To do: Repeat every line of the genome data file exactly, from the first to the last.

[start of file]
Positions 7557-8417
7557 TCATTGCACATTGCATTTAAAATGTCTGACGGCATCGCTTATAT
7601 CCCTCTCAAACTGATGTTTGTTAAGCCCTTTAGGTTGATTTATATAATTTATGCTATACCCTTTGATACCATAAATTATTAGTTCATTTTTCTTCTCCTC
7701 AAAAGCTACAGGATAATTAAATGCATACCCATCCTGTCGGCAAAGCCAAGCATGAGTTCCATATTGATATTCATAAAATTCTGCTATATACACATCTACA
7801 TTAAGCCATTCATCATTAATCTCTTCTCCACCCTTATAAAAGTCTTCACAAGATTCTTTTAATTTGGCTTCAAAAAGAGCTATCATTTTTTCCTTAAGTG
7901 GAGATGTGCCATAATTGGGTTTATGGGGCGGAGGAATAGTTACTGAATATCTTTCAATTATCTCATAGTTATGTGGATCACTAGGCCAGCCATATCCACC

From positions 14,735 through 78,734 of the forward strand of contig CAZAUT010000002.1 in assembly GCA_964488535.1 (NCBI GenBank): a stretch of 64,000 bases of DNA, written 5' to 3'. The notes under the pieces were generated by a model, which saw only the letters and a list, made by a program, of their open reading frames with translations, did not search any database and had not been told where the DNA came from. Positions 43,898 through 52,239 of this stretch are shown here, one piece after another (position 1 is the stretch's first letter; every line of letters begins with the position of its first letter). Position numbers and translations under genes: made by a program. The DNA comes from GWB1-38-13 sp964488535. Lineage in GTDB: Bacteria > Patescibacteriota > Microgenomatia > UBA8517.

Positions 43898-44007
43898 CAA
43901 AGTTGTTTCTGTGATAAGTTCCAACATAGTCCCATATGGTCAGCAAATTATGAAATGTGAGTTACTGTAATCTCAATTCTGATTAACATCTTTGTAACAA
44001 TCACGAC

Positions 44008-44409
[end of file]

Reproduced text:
Positions 7557-8417
7557 TCATTGCACATTGCATTTAAAATGTCTGACGGCATCGCTTATAT
7601 CCCTCTCAAACTGATGTTTGTTAAGCCCTTTAGGTTGATTTATATAATTTATGCTATACCCTTTGATACCATAAATTATTAGTTCATTTTTCTTCTCCTC
7701 AAAAGCTACAGGATAATTAAATGCATACCCATCCTGTCGGCAAAGCCAAGCATGAGTTCCATATTGATATTCATAAAATTCTGCTATATACACATCTACA
7801 TTAAGCCATTCATCATTAATCTCTTCTCCACCCTTATAAAAGTCTTCACAAGATTCTTTTAATTTGGCTTCAAAAAGAGCTATCATTTTTTCCTTAAGTG
7901 GAGATGTGCCATAATTGGGTTTATGGGGCGGAGGAATAGTTACTGAATATCTTTCAATTATCTCATAGTTATGTGGATCACTAGGCCAGCCATATCCACC

From positions 14,735 through 78,734 of the forward strand of contig CAZAUT010000002.1 in assembly GCA_964488535.1 (NCBI GenBank): a stretch of 64,000 bases of DNA, written 5' to 3'. The notes under the pieces were generated by a model, which saw only the letters and a list, made by a program, of their open reading frames with translations, did not search any database and had not been told where the DNA came from. Positions 43,898 through 52,239 of this stretch are shown here, one piece after another (position 1 is the stretch's first letter; every line of letters begins with the position of its first letter). Position numbers and translations under genes: made by a program. The DNA comes from GWB1-38-13 sp964488535. Lineage in GTDB: Bacteria > Patescibacteriota > Microgenomatia > UBA8517.

Positions 43898-44007
43898 CAA
43901 AGTTGTTTCTGTGATAAGTTCCAACATAGTCCCATATGGTCAGCAAATTATGAAATGTGAGTTACTGTAATCTCAATTCTGATTAACATCTTTGTAACAA
44001 TCACGAC

Positions 44008-44409